How Curators Took A Forgotten German Art Amusement Park From Texas Shipping Containers To Los Angeles


The theme park Luna Luna was a one-of-a-kind experience, featuring rides, merchandise and attractions designed by some of the world’s most renowned artists of the time: Jean-Michel Basquiat, Salvador Dalí, Sonia Delaunay, and Roy Lichtenstein, to name just a few.

But after its first run in Hamburg, Germany, the park closed, and its attractions were left in shipping containers in Texas.

After a painstaking restoration process, the park has now reopened as the exhibition “Luna Luna: Forgotten Fantasy,” on display near downtown L.A. until spring 2024.

While none of the rides are operational, the artistry is on full display — and there are still a few exhibits you can interact with just like guests did nearly four decades ago.

What you can see there

The park features all sorts of specially-made attractions: You can see a carousel designed by Keith Haring, or a painted forest designed by David Hockney.

A series of panels containing Keith Haring's distinctive line drawings in pink, orange, and teal flank a carousel with similarly-shaped seats

Keith Haring designed not only the carousel pictured here, but also posters and merchandise for the park that ended up being preserved.

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Courtesy of Jeff McLane

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Some of the rides are repurposed: For instance, Basquiat took a 1920s-era Ferris wheel and remade the ride in his vision.

“Basquiat had drawings put on every single panel,” Luna Luna curatorial director Lumi Tan said. “It’s kind of over a large map of — maybe it’s his brain, but it’s a brain. I think one interpretation is you’re kind of walking into his brain and his thoughts, and you exit out on the backside of the Ferris wheel is a baboon’s butt.”

A small white ferris wheel featuring a drawing of a baboon's butt at the exit is in the foreground of a warehouse space, with other colorful exhibits in the background.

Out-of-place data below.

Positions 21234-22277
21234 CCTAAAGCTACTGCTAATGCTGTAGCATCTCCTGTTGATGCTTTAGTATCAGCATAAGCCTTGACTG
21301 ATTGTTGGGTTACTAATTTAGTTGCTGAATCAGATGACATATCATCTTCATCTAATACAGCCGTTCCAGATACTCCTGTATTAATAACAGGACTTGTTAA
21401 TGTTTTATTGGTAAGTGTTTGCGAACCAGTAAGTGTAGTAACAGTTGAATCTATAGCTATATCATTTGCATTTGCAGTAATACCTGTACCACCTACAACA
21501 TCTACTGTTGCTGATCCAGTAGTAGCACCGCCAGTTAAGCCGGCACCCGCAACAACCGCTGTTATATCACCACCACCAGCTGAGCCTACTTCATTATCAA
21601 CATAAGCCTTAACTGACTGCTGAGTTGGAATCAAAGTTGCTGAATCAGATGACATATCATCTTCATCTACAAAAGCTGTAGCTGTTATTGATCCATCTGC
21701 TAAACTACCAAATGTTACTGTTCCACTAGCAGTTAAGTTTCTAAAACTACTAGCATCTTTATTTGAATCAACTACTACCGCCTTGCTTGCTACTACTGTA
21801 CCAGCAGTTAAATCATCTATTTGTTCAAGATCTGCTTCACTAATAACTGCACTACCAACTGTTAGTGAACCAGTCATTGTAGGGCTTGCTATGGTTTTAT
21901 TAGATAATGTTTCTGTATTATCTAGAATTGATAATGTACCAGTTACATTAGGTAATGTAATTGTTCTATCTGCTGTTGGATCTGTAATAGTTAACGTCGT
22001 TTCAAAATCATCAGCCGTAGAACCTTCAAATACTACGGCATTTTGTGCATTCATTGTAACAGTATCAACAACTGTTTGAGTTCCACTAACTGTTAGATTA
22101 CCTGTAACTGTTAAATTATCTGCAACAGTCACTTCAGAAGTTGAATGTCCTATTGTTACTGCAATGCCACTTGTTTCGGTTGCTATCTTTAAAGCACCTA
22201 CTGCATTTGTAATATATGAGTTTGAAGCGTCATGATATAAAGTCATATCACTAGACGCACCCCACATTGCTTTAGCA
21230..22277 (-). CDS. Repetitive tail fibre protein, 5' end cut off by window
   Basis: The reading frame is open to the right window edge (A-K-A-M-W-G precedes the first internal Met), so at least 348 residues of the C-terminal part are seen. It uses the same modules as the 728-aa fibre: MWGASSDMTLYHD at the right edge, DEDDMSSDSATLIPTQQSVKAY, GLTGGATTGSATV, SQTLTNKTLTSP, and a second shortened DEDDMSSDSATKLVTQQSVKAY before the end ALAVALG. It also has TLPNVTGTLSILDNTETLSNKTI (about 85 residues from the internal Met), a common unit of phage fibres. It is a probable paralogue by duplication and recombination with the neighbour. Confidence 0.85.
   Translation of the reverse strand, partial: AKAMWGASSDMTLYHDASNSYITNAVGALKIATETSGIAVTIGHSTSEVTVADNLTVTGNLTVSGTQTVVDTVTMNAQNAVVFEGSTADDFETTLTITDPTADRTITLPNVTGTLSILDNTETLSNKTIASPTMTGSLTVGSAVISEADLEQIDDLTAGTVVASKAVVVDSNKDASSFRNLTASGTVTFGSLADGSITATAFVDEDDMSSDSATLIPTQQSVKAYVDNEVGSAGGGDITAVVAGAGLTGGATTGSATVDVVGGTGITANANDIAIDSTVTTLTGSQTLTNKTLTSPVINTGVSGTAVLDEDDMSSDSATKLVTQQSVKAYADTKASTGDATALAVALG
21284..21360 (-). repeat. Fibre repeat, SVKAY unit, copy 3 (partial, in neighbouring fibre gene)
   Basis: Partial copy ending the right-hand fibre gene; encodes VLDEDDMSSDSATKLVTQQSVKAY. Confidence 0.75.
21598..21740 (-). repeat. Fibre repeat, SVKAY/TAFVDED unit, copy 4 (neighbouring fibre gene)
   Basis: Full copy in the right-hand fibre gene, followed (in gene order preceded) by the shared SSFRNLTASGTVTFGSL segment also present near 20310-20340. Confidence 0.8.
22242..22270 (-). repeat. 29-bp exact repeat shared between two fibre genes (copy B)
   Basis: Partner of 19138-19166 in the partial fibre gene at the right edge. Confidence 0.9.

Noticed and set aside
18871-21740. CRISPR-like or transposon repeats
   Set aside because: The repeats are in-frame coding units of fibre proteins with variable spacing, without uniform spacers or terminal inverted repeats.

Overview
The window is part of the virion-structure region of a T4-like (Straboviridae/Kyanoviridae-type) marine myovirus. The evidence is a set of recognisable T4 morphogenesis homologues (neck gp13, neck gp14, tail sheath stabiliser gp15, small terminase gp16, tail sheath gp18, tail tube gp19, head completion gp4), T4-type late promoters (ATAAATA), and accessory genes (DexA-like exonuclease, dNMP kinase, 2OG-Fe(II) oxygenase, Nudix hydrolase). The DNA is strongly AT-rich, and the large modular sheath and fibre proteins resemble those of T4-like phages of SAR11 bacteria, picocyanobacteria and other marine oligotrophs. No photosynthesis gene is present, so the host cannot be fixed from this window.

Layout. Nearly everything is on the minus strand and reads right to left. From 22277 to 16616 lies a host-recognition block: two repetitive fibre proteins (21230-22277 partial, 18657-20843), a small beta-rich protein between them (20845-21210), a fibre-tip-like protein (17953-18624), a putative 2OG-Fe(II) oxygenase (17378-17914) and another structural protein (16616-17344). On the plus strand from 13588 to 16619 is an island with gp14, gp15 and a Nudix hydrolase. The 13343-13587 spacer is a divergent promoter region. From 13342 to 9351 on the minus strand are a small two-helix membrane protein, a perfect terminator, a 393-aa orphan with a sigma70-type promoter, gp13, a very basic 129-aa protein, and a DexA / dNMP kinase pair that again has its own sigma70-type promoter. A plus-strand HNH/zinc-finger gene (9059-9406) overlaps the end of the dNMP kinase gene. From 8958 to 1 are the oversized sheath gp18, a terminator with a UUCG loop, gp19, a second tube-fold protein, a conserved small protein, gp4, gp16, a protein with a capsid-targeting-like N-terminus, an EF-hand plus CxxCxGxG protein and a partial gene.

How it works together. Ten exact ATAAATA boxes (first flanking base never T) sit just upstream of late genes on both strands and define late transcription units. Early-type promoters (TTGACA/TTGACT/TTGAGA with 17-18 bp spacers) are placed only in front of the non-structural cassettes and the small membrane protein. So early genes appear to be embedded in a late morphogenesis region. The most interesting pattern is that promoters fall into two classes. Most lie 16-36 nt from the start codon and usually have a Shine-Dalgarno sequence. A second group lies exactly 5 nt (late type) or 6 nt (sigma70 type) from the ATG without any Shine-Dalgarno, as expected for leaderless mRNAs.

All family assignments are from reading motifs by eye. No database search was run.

This Ferris wheel was designed by none other than Jean-Michel Basquiat.

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Courtesy of Jeff McLane

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And if that sounds a bit childish to you, that was very much the intent of the park’s creator, Austrian artist André Heller.

“He asked every artist as the first question, ‘Do you remember what it was like to be a child?'” Tan said.

While many of the works will draw crowds just for the names of the artists who created them, Tan said some of the most popular attractions have been from artists who are lesser-known in the United States, like Arik Brauer’s non-traditional take on a classic amusement park carousel.

The rides are for display only, but Tan highlighted three attractions that visitors can still interact with.

A green, red and blue cylindrical structure with tree-like shapes painted on is in the foreground. In the background, drawings by Keith Haring and a carousel.

This attraction, designed by David Hockney, is one of the few exhibitions at Luna Luna that visitors are welcome to interact with.

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Courtesy of Jeff McLane

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“You can go inside the David Hockney Enchanted Tree,” Tan said. “You can go inside Salvador Dalí’s Dalí Dome. And you can get married to whomever or whatever you like at André Heller’s Wedding Chapel.”

Luna Luna’s first run

The theme park Luna Luna was the brainchild of Heller, an Austrian multidisciplinary artist who started having conversations with other artists about starting an amusement park in the 1970s.